Entertainment Magazine

District 97 - Trouble With Machines

Posted on the 19 December 2012 by Ripplemusic
District 97 - Trouble With Machines
“Hey Penfold!  What’s up?”
“Ah nothing much.  Same old, same old.”
“Wait a second Pen.  Are you trying to tell me that you haven’t been listening to any new music since I saw you last week?”
“Don’t be ridiculous.  You know I’m always looking for something new and exciting to listen to, and this past week was no different.”
“That’s what I thought!  Dude, you’re a machine.  A music loving machine!”
“It’s true.  I can’t deny it.”
“Well don’t hold out on me man!  Did you hear anything interesting?”
“Actually I did.  There’s this group called District 97 that I discovered just a few days ago.”
“District 97 huh?”
“Yep, District 97.  The funny-slash-embarrassing thing about the past week was how close I came to dismissing them before hearing a single second of their music.”
“Oh come on Penfold!  Based on albums I know you’ve sat through in the past that can’t be true.  You give everything a chance!”
“I’m afraid it is my friend.  Your ‘machine’ comment was right on the money in more ways than one.  That’s the trouble.”
“What are you talking about Pen?”
“Well it seems that oftentimes, like a machine, I fall into a couple of bad habits.”
“And those are?”
“First and foremost, I sometimes read a band’s bio sheet before listening to any of their music.  That’s a big no-no.”
“Why’s that?”
“Reading those bios is counterproductive because I will inevitably make powerful assumptions about whether or not I am going to like what I hear.  District 97 is a perfect example.  I read portions of their bio sheet before hitting play on the album stream.  The first thing that drew my attention was that after the band initially formed they ‘honed a no-holds barred style of Liquid Tension Experiment-inspired instrumental rock’.”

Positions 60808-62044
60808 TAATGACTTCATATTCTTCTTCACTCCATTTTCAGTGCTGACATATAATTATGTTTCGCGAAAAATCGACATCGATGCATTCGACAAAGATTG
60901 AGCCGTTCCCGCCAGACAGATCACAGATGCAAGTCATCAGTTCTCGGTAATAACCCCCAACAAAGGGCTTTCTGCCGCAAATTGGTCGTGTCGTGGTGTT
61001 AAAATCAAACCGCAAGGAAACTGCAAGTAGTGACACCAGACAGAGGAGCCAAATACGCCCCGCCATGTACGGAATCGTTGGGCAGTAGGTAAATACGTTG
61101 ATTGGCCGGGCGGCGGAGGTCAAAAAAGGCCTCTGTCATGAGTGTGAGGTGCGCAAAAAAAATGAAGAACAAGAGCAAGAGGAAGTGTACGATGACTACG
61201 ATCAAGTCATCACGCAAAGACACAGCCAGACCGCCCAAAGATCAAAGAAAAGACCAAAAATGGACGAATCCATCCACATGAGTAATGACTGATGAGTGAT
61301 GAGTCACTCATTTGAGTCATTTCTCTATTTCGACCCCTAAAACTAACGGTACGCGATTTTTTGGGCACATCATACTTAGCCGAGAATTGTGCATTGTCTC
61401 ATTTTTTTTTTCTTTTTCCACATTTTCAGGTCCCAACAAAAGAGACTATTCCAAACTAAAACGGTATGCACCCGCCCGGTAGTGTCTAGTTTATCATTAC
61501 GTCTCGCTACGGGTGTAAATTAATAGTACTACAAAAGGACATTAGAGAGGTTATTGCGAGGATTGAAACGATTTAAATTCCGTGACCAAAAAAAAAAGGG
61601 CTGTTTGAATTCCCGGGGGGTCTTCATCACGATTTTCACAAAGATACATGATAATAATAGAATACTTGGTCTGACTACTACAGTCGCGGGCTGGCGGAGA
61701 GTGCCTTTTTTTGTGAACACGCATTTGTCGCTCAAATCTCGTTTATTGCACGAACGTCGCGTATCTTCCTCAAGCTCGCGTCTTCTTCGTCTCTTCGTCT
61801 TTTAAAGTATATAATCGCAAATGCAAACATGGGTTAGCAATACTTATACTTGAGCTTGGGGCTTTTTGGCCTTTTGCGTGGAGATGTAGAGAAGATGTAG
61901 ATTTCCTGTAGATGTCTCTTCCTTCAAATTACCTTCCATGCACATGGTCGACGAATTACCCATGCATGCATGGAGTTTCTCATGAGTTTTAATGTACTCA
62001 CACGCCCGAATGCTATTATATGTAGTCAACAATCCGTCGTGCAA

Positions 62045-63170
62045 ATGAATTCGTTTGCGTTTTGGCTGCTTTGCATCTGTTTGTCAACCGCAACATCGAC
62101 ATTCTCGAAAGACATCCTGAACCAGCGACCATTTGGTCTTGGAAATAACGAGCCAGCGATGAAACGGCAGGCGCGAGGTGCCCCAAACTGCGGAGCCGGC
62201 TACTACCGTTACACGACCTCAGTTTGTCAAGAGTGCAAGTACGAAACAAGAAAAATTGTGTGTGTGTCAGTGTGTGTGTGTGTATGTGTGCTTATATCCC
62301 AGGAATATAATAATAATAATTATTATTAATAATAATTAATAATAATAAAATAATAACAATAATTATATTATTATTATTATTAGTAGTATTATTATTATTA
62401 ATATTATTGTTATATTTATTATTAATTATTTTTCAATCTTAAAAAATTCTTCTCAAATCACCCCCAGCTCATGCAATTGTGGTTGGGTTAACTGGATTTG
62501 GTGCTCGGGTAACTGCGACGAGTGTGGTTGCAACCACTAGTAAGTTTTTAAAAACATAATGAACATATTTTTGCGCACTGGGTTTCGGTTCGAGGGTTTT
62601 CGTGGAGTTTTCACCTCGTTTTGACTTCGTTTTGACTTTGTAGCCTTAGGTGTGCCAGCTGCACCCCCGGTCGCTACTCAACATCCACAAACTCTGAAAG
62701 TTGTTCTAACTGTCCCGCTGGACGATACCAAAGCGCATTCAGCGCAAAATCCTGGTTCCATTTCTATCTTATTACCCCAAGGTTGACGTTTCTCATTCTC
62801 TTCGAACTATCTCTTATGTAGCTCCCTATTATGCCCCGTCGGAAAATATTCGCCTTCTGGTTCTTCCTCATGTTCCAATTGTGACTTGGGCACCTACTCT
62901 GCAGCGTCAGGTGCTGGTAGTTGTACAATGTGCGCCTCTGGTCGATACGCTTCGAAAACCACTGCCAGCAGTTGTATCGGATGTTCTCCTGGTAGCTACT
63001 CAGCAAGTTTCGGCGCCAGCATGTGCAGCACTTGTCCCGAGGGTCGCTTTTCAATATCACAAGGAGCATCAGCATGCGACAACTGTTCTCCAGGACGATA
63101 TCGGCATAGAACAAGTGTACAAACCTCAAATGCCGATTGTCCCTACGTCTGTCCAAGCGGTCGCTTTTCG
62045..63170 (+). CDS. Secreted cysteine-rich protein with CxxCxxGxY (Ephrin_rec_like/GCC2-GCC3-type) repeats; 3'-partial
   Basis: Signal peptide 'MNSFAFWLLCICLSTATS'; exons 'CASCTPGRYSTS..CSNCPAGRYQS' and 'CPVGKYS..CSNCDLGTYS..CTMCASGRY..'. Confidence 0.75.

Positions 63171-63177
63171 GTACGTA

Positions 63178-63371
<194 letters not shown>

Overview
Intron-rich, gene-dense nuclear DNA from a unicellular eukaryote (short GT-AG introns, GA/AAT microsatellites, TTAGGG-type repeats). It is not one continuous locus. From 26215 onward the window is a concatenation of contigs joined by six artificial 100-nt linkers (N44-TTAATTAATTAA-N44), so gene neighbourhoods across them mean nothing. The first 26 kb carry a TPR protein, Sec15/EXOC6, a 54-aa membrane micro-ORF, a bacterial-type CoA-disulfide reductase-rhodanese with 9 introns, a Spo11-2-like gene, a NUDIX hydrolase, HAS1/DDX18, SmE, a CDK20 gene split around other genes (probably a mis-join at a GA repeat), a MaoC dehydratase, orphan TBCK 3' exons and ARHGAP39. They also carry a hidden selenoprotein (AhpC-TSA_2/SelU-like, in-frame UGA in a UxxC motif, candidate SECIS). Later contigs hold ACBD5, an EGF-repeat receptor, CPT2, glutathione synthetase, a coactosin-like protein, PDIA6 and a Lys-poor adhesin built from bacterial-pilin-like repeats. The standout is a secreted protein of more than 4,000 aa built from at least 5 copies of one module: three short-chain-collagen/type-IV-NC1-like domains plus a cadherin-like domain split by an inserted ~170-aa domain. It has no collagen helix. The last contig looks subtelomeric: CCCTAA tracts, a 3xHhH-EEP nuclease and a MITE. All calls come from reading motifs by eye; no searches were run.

“Penfold you loved Liquid Tension Experiment back in the day.”
“That’s very true.  I loved LTE to a fault, but I haven’t listened to those albums or really wanted to listen to that style of hyper-technical music for a while now.  Right off the bat I cast aspersions on District 97.  Then I read a little more of the bio sheet and my eyes stopped dead in their tracks.”
“What, was there something about your mother in there?”
“Ha, ha.  Very funny.  No what I read was far worse than any insult to my immediate family or lineage, at least when it comes to the mindset of a music curmudgeon like me.”
“Out with it man!  Don’t keep me in suspense!”
“It turns out that the lead singer for District 97 had been a finalist on American Idol back in 2007.”
“You’re kidding?!”
“Nope.  She was one of the last 10 female contestants that year.  I don’t have to tell you I hold very little regard for anything associated with American Idol do I?”
“Penfold, I assure you that your opinions concerning that show are well known.”
“Exactly.  Based solely on my negative views of the show, without any concrete evidence, I assumed I would have a negative reaction to this band.  To make matters worse I made a second big mistake that by now I should know to avoid.”